Puritanical Pence: To All Men, Pay Attention
To think; what we wouldn’t give right now to be complaining about Mike Pence. It was he, you’ll recall, who ruffled feminine feathers not so long ago after we learned of his approach to the second sex. During an interview with The Washington Post last spring, his wife Karen revealed her hubby’s abstemious stance when it comes to gendered affairs. Mrs. Pence explained that the vice president places upon himself two prohibitions: The first is that he’ll never dine with a woman alone. The second, that he’ll never attend an event without Mrs. Pence’s presence if alcohol is being served.
Not surprisingly, these two “thou shalt nots” were met with ridicule all around. To never eat dinner alone with a woman seems to me an impracticable prohibition. Politics, after all, is best played in the closing hours at restaurants and parlors. That’s when rapport takes form or flutters away. Excluding all females—save for one’s spouse—from Washington’s famous after hour powwows risks missing out on so very much. How else does one stumble into important insights with intelligent women that might not otherwise happen on the clock. And while it’s true, you can’t talk and chew at the same time, there’s no rule about being unfaithful to a wife while doing all the above.
The second prohibition might be even harder to uphold. When the potations flow, as they often spontaneously do, Pence must find himself in a real pickle. Succumb to the sauce or skedaddle—it’s the centuries’ old conundrum lesser men have faced down. That’s not to say Pence would ever partake or imbibe—as far as we know he too is a teetotaler like Mr. Trump, one of the few commonalities shared between them—but it certainly makes for an interesting dilemma. Is the thought that the tipsy tramp across the room might latch on to a sober Pence and he, lacking agency, will fall prey to her seductive ways? Or is he so loose that he can’t stop himself from making a move? Either way, it’s odd.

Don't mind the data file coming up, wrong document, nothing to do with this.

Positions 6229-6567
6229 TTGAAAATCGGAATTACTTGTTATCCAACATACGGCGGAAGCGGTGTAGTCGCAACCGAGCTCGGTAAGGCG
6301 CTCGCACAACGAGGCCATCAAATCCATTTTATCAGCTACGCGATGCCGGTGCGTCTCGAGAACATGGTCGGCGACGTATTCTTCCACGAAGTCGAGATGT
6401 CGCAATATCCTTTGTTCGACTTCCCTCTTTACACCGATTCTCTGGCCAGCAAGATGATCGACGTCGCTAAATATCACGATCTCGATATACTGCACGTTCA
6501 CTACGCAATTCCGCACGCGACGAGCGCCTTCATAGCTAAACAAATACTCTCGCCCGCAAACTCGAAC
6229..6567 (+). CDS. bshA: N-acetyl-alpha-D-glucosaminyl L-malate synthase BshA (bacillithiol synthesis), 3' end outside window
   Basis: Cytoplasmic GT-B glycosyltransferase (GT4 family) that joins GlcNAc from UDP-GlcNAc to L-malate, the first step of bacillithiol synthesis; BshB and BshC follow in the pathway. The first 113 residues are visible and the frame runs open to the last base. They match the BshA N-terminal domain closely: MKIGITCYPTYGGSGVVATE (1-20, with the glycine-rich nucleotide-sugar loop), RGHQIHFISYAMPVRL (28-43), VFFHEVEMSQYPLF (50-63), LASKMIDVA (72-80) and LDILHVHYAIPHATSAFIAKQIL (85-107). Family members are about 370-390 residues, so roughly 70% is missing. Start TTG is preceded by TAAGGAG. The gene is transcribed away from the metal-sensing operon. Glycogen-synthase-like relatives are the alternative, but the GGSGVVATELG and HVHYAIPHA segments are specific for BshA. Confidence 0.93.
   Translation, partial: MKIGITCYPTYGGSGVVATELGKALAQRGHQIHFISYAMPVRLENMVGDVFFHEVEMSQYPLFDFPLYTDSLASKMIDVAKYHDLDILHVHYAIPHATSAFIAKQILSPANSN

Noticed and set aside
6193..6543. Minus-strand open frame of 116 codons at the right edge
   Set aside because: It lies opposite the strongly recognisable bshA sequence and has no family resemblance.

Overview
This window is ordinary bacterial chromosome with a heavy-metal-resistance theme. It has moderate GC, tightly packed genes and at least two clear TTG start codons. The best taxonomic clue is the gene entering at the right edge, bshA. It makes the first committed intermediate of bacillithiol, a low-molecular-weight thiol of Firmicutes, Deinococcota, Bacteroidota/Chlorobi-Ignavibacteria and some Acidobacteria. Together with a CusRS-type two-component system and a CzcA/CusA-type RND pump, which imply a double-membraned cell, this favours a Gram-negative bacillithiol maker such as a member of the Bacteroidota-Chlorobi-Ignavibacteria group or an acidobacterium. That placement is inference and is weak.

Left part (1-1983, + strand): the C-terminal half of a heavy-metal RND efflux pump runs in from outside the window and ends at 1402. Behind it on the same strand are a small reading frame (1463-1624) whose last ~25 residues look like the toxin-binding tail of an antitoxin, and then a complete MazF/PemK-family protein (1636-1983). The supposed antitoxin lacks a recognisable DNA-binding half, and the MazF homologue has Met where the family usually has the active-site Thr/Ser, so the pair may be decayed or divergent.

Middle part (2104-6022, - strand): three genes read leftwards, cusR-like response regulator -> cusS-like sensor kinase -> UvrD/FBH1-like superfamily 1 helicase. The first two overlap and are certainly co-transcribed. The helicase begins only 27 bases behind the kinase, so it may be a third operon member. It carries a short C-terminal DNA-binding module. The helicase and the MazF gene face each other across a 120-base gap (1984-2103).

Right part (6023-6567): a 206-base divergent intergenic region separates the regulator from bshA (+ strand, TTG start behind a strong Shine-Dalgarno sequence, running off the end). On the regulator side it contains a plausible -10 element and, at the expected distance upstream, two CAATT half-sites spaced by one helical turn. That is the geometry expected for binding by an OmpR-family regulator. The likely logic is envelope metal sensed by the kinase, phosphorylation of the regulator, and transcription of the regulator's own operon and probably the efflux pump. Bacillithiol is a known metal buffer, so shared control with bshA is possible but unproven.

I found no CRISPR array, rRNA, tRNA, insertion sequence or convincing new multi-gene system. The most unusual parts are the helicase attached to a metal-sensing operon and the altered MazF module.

Whence, you might ask, does Mr. Pence come up with these two commandments tacked on to the ten? His rationale harks back to Billy Graham, that evangelist firebrand who made his stuffy Protestantism popular for middle-America again. Graham follows in a long line of revivalists and zealots, from Edwards to Whitfield to Finney and more recently from Moody to Spurgeon to Sunday. The Billy Graham Rule, as it’s come to be known, is quite simple and reads as follows: If you’re a God-fearing man, don’t dare find yourself alone with a woman to whom you’re not wed. Damn the temerity of temptation! Be gone you guileful gynoids!
It might be sexist—it almost certainly is—but it might just be the salve our society needs. Weinstein opened the wounds. Since then, our putrid patriarchal morality has been oozing out ever since. It might be objectionable, especially for a society whose pride is its equality, but the Billy Graham Rule might just be what we need. At least for the moment, lest we risk this more assault, harassment, misconduct, and allegation.
All I’m saying is that after watching the Moore’s, the Franken’s, the Louis C.K.’s, the Spacey’s, and the Weinstein’s of the world degrade mankind, a puritanical Pence-intervention seems strangely appealing right about now. For those aforementioned men, the prescription should go as follows: if you get a whiff of a woman, or if you lose control of your lecherous loins, think of Mike Pence. If that doesn’t work, think of Mrs. Pence. Abide by the Pence proscriptions, and we might yet turn society’s ship around.